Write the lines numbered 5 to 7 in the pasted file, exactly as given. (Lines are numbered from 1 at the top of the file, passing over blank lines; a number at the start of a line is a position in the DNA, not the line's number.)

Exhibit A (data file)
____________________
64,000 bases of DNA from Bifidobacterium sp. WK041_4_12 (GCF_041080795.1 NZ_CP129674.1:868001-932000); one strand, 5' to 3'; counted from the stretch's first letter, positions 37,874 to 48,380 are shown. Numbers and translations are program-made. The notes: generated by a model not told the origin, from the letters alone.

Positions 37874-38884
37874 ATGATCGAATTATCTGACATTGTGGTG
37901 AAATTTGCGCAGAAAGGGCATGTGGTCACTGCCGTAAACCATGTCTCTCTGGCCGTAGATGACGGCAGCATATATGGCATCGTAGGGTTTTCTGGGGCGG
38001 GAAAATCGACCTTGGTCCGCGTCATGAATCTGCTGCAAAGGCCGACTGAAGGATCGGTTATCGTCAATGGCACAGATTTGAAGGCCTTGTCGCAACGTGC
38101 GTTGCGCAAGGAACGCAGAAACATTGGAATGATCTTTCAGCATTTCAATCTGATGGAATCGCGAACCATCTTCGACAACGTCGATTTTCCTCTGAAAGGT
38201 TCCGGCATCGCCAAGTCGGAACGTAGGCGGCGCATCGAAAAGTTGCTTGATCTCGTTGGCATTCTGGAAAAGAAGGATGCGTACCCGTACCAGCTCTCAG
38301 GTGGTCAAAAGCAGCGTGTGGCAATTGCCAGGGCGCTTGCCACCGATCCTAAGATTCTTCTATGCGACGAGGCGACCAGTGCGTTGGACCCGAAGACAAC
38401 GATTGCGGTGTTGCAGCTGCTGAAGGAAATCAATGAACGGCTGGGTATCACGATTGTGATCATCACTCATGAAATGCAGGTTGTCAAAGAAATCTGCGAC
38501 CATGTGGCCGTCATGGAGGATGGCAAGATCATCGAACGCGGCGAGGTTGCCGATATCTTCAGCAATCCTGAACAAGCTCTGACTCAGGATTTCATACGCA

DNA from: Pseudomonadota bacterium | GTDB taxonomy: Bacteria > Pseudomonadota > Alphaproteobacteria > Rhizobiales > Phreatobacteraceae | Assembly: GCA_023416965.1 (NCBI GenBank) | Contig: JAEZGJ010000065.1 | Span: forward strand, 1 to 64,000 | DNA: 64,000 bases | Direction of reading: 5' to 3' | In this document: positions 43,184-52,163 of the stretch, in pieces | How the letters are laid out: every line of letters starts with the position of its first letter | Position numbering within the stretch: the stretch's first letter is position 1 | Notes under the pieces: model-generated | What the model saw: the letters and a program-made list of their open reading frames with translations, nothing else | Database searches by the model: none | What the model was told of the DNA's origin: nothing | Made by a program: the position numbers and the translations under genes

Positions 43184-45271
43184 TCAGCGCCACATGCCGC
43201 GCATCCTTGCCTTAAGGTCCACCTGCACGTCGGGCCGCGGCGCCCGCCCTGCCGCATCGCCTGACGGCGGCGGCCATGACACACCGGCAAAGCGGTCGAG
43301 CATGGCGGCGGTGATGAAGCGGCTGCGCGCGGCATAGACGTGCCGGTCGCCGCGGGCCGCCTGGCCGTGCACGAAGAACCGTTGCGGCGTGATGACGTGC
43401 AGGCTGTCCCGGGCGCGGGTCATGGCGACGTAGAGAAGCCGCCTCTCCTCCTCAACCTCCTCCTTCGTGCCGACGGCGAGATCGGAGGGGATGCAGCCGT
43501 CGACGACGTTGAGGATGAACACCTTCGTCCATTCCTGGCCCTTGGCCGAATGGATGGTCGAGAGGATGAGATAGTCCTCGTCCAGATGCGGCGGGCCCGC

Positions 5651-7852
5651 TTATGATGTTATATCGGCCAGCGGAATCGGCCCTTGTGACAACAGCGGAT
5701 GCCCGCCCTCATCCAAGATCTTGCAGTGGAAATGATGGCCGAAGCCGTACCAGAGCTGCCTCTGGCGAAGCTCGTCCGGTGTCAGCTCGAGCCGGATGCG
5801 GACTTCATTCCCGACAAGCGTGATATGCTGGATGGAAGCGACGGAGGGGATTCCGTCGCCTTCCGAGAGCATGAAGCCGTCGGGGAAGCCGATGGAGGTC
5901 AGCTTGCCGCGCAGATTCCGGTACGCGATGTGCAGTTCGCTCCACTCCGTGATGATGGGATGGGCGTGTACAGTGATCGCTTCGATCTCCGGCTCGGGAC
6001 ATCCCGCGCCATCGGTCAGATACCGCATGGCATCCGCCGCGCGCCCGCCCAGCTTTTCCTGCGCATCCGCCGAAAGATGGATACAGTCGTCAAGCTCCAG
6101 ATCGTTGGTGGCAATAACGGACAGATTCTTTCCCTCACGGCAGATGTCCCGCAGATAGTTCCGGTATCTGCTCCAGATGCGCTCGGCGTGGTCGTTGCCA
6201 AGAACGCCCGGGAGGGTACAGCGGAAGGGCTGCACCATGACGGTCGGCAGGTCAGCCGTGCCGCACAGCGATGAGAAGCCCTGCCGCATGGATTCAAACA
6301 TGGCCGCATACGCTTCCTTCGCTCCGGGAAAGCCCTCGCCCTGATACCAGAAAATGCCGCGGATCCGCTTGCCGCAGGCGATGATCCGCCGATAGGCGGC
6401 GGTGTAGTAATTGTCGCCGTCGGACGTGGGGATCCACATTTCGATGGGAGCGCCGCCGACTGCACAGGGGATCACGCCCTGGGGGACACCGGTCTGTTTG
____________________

38001 GAAAATCGACCTTGGTCCGCGTCATGAATCTGCTGCAAAGGCCGACTGAAGGATCGGTTATCGTCAATGGCACAGATTTGAAGGCCTTGTCGCAACGTGC
38101 GTTGCGCAAGGAACGCAGAAACATTGGAATGATCTTTCAGCATTTCAATCTGATGGAATCGCGAACCATCTTCGACAACGTCGATTTTCCTCTGAAAGGT
38201 TCCGGCATCGCCAAGTCGGAACGTAGGCGGCGCATCGAAAAGTTGCTTGATCTCGTTGGCATTCTGGAAAAGAAGGATGCGTACCCGTACCAGCTCTCAG